However the National Park Service has the authority to ban specific activities in US National Parks, and has done so for BASE jumping. The authority comes from 36 CFR 2.17(3), which prohibits, "Delivering or retrieving a person or object by parachute, helicopter, or other airborne means, except in emergencies involving public safety or serious property loss, or pursuant to the terms and conditions of a permit." Under that Regulation, BASE is not banned, but is allowable if a permit is issued by the Superintendent, which means that a mechanism to allow BASE in National Parks was always in place. However, National Park Service Management Policies have stated that BASE "is not an appropriate public use activity within national park areas ..." (2001 Management Policy 126.96.36.199.) This meant that there could be no permitted air delivery. It is noted, however, that this policy has a proposed change that strikes the language banning it outright and replacing it with a different test. Whether this will be approved, and whether this will make the granting of permits easier, is open to speculation.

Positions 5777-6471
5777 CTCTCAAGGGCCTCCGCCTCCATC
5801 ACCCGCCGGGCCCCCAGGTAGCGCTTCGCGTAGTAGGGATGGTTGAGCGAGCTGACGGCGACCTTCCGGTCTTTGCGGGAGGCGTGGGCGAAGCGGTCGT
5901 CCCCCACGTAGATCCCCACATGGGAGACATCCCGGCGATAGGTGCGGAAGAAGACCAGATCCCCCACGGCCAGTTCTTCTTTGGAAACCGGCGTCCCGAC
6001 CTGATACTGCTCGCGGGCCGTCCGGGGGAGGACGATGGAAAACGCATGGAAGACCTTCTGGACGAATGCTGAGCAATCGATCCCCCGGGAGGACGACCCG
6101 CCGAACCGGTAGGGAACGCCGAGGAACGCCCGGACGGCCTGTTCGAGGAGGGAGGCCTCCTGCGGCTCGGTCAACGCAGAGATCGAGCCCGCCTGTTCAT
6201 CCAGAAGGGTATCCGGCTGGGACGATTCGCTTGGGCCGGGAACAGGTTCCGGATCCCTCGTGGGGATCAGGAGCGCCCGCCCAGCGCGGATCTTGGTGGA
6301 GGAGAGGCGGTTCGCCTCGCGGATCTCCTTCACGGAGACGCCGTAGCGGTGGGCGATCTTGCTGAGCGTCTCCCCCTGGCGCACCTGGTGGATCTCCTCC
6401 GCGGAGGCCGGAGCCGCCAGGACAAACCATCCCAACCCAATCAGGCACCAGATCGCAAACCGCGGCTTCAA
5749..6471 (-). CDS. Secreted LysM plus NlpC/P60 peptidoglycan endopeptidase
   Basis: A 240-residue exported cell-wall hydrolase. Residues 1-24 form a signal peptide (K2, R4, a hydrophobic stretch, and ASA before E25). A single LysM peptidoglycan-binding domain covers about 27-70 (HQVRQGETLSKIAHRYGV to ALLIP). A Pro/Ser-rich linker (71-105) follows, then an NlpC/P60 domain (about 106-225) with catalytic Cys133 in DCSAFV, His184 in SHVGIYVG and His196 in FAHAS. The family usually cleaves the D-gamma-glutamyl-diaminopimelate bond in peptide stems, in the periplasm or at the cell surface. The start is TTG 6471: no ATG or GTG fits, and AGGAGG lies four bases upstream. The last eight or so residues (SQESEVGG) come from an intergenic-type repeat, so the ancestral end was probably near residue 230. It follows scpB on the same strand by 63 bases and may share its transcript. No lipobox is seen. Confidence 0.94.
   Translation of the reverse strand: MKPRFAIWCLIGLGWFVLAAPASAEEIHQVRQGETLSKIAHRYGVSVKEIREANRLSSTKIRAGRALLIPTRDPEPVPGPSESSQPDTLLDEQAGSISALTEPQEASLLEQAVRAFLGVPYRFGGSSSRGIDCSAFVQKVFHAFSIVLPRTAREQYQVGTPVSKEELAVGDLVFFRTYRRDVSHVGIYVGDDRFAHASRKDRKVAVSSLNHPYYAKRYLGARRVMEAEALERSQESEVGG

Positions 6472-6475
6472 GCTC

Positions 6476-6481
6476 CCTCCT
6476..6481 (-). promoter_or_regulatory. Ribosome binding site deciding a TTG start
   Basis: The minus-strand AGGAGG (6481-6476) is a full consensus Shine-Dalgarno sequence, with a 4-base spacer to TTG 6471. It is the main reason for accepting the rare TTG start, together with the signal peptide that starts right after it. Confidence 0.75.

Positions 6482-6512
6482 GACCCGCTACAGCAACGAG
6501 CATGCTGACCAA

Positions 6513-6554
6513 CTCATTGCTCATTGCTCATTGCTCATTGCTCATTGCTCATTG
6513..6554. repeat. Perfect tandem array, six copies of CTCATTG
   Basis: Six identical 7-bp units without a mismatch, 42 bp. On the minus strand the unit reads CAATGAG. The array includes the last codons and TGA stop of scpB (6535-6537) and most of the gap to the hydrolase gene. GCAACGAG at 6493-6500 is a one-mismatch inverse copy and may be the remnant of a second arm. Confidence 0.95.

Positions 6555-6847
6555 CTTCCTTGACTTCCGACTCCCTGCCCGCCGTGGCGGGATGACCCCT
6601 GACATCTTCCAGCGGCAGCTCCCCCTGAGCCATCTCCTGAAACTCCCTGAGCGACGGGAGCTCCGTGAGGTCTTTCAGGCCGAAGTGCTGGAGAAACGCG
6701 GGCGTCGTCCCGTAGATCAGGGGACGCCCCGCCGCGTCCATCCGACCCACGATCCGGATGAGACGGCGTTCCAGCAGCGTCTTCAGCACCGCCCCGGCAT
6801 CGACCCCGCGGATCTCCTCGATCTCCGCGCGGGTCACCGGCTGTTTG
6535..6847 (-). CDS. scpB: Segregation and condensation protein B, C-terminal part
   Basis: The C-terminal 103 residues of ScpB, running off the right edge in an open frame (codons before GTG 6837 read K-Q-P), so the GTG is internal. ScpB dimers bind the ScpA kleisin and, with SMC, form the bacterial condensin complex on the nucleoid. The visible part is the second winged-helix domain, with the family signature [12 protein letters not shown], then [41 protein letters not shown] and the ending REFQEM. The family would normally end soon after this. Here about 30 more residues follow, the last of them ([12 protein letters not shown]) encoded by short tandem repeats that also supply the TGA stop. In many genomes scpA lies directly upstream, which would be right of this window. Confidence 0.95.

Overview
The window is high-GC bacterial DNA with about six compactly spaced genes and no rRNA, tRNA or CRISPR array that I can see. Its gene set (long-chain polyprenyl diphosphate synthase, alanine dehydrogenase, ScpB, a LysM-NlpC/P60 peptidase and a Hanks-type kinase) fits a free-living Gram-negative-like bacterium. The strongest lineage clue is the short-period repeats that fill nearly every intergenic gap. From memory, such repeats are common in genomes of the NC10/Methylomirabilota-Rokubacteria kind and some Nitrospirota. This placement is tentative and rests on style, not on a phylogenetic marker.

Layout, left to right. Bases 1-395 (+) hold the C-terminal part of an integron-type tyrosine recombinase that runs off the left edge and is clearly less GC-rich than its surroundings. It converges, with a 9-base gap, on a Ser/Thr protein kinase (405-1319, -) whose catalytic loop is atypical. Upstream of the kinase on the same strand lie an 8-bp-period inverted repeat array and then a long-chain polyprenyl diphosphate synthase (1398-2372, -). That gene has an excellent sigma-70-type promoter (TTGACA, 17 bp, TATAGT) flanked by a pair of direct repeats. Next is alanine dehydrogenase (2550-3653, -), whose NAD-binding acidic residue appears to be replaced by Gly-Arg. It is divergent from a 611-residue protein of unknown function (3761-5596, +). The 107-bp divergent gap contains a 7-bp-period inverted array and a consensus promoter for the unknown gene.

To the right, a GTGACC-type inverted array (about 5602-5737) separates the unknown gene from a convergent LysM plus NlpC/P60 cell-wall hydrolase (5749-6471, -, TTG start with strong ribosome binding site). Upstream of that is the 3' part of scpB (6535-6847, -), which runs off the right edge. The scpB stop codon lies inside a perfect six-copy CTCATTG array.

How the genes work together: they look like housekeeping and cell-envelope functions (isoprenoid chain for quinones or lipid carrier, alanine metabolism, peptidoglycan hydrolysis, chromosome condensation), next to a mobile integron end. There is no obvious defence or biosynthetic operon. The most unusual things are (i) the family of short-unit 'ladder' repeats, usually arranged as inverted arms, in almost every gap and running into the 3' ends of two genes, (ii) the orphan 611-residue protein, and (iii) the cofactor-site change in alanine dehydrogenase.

In the early days of BASE jumping, the Service issued permits under which jumpers could get authorization to jump from El Capitan. This program ran for three months in 1980 and then collapsed amid allegations of abuse by unauthorised jumpers. Since then, the Service has vigorously enforced the ban, charging jumpers with "aerial delivery into a National Park". One jumper drowned in the Merced River while being chased by Park Rangers intent on arresting him. Despite this, illegal jumps continue in Yosemite at a rate estimated at a few hundred per year, often at night or dawn. El Capitan, Half Dome and Glacier Point have been used as jump sites.
Other US public land, including land controlled by the Bureau of Land Management, does not ban air delivery, and there are numerous jumpable objects on BLM land.